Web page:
I just finished my first draft of my children’s novel. It took about 38 days of writing, but many factors influenced this. One factor is that I wrote very lightly, and had poor productivity due to real-life work and other factors. However my first drafts tend to be sparse and need to be heavily expanded. While I don’t have a word count handy for it, my last novel’s draft I doubled in size during the rewriting process. This novel won’t be different. I lost momentum towards the end, and many plot threads and scenes I failed to include. This book is going to require a lot more editing than my first one, though in a different way. The problem with the first was I had no middle and had to create it.
That first book also showed me that not all good advice on editing can be applicable to everyone. The common wisdom is that once you finish it, set it aside for a week and let it sit before you begin editing it. That I did, but one week stretched into months. I found that rather than take a break and be energized to begin the heavy work of corrections, I took one and it fed into my fears about editing. That if I looked at the book, I’d find it was a piece of junk, or that I’d never be able to edit it. I was afraid to face my own book.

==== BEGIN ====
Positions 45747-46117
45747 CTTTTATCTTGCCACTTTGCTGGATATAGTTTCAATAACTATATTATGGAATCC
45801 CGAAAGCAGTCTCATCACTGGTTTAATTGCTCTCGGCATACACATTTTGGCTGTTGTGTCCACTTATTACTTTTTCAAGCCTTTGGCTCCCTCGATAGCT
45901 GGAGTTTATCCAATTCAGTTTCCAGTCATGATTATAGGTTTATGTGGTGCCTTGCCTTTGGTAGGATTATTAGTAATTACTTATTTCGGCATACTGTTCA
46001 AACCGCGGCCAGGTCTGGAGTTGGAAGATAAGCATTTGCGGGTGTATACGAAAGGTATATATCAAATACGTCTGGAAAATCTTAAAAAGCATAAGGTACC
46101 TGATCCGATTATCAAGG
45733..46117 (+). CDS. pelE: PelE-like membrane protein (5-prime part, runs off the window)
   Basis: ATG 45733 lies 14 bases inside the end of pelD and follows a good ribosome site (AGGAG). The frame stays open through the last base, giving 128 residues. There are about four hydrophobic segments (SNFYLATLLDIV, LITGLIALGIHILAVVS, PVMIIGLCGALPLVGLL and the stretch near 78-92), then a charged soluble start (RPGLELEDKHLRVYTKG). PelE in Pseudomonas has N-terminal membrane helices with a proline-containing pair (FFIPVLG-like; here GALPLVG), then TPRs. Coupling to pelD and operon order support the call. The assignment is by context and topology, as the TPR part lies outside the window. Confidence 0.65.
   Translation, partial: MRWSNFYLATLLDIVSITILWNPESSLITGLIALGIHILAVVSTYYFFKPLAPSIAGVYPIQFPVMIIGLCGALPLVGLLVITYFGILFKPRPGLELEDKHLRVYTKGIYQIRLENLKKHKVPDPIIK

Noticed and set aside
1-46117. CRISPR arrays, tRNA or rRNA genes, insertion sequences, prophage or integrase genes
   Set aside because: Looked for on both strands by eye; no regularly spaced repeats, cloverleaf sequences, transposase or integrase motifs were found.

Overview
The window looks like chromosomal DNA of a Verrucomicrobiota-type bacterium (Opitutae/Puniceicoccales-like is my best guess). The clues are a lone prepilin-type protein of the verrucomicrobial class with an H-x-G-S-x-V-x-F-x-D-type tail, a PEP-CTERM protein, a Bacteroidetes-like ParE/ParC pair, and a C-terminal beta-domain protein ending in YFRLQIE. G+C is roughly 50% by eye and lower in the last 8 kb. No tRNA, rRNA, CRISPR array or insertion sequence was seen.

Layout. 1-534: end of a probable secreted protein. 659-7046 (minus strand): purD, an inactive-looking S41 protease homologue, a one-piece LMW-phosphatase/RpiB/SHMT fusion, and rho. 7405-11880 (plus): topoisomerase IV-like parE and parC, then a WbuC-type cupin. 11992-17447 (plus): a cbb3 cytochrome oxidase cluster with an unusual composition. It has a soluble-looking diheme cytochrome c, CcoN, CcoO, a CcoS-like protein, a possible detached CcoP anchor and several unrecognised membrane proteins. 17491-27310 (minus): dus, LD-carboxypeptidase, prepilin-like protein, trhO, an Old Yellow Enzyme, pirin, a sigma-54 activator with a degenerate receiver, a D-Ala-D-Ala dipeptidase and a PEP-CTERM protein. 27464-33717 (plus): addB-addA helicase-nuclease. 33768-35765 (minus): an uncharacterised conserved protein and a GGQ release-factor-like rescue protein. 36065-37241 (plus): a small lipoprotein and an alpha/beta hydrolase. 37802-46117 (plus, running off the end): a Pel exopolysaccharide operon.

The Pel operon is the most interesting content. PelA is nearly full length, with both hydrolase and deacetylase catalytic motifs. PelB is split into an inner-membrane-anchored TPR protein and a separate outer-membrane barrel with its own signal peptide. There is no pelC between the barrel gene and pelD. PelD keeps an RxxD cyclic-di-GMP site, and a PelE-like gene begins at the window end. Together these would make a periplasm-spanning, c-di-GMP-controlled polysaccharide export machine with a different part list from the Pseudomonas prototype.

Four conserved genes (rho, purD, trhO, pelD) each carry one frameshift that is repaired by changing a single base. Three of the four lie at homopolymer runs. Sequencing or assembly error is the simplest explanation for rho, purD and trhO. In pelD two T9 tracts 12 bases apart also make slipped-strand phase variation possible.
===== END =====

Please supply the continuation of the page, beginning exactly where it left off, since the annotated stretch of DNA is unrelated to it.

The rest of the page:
While I did get to editing it, it’s still just a file on my computer. The first novel made me believe I could be organized enough to write and edit one, and hopefully this one will make me believe I can get it published, or do well with it self-published. The important point I’d like to make is that any writing rule has to also take into account your own personal vulnerabilities and personality issues, because even a good rule can be used to bolster bad behavior. It’s good to get people to read it, but if you are constantly sending your book to beta reader after beta reader, you might be using good advice to hide your fear that you really can’t succeed in the publishing game.
I am planning to let it set for two days only, with an editing time of two months. I need strict deadlines because I am a natural procrastinator, so my rules have to be tailored to that. As you write, you’ll find similar situations where you have to disregard good advice. Don’t feel bad about it, but don’t also excuse it entirely! The end goal of the one-week rule is that you should approach your work fresh from the creative rush of the first draft. Reducing the time to freshen up from that doesn’t defeat the purpose of doing so, but instead prevents momentum from being lost and focuses me even more on my work and my growth as a writer.
Please wish me luck in doing so.